Sustained Hypoxia Depresses Sensory Processing of Respiratory Resistive Loads Academic Article uri icon

abstract

  • The combination of acute hypoxia and increased respiratory load is encountered in several respiratory diseases including acute life-threatening asthma and sleep apnea. Hypoxia has been shown to inhibit respiratory load perception in healthy and asthmatic subjects, and could contribute to treatment delays and impaired function of protective reflexes.Using respiratory-related evoked potentials (RREPs) this study aimed to determine the sensory processes mediating hypoxia-induced suppression of respiratory load sensation.EEG was measured over the central and parietal cortical regions in 14 healthy subjects. RREPs were elicited by 500-ms midinspiratory resistive load stimuli during and after isocapnic normoxia or hypoxia (blood arterial O2 saturation approximately 80%). On a separate occasion, subjects rated the perceived magnitude of five externally applied inspiratory resistive loads (range, 8.6-43.7 cm H2O x L(-1) x s) under similar experimental conditions. In both experiments subjects voluntarily ventilated approximately 90% above baseline to match ventilatory output between gas conditions.RREP stimulus was matched between gas conditions in 11 subjects (minimum mask pressure -9.7 +/- 0.6 versus -9.2 +/- 0.4 cm H2O). P1 and P2 amplitudes were reduced during isocapnic hypoxia compared with normoxia (maximal at Cz: P1, 2.5 +/- 1.1 versus 3.9 +/- 1.2 microv, p = 0.03; P2, 10.0 +/- 2.2 versus 12.4 +/- 2.1 microv, p < 0.01, respectively). Perceived magnitude of externally applied resistive loads was also reduced during hypoxia compared with normoxia (17.1 +/- 1.1 versus 19.0 +/- 1.1 au, p < 0.01).These data confirm that isocapnic hypoxia suppresses respiratory load sensation. Decreased amplitude of the earlier (P1) RREP component suggests that this is mediated, at least in part, by suppression of respiratory afferent information before its arrival at the primary sensory cortex.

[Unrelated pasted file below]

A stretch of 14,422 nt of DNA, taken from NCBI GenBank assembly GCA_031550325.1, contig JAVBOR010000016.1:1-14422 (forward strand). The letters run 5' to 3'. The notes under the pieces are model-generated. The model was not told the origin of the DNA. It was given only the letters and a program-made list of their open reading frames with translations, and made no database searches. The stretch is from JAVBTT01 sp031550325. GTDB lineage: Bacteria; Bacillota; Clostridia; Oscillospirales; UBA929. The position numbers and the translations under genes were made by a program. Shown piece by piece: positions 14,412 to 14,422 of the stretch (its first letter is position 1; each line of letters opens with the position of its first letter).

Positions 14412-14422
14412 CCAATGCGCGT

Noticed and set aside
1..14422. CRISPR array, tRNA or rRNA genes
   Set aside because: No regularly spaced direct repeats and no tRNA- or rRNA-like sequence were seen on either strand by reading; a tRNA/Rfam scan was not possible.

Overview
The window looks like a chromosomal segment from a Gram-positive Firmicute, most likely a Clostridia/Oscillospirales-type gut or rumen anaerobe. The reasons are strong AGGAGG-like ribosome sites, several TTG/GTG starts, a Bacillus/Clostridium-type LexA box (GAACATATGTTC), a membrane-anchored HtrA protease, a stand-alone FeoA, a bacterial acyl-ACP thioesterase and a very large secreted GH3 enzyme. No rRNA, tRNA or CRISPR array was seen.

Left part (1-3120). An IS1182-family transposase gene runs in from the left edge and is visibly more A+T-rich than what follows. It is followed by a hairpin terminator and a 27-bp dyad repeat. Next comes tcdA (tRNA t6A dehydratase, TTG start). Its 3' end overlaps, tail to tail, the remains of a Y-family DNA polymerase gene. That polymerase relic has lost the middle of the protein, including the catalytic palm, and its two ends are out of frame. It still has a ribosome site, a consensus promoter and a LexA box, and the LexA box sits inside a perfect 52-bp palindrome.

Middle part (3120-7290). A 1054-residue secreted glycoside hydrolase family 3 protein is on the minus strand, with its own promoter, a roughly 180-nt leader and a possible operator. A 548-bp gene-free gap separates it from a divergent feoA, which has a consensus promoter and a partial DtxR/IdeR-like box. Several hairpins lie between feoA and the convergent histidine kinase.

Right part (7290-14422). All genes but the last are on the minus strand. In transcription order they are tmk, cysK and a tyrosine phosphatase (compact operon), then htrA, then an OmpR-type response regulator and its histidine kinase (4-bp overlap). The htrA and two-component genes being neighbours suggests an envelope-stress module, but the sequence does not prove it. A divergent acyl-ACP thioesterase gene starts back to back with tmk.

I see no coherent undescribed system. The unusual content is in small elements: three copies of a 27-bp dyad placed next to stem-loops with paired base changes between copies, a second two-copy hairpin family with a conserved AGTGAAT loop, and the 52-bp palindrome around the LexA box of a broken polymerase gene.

authors

  • Eckert, Danny J
  • Catcheside, Peter G
  • McDonald, Rachel
  • Adams, Amanda M
  • Webster, Kate E
  • Hlavac, Michael C
  • McEvoy, R Doug

publication date

  • October 15, 2005

has subject area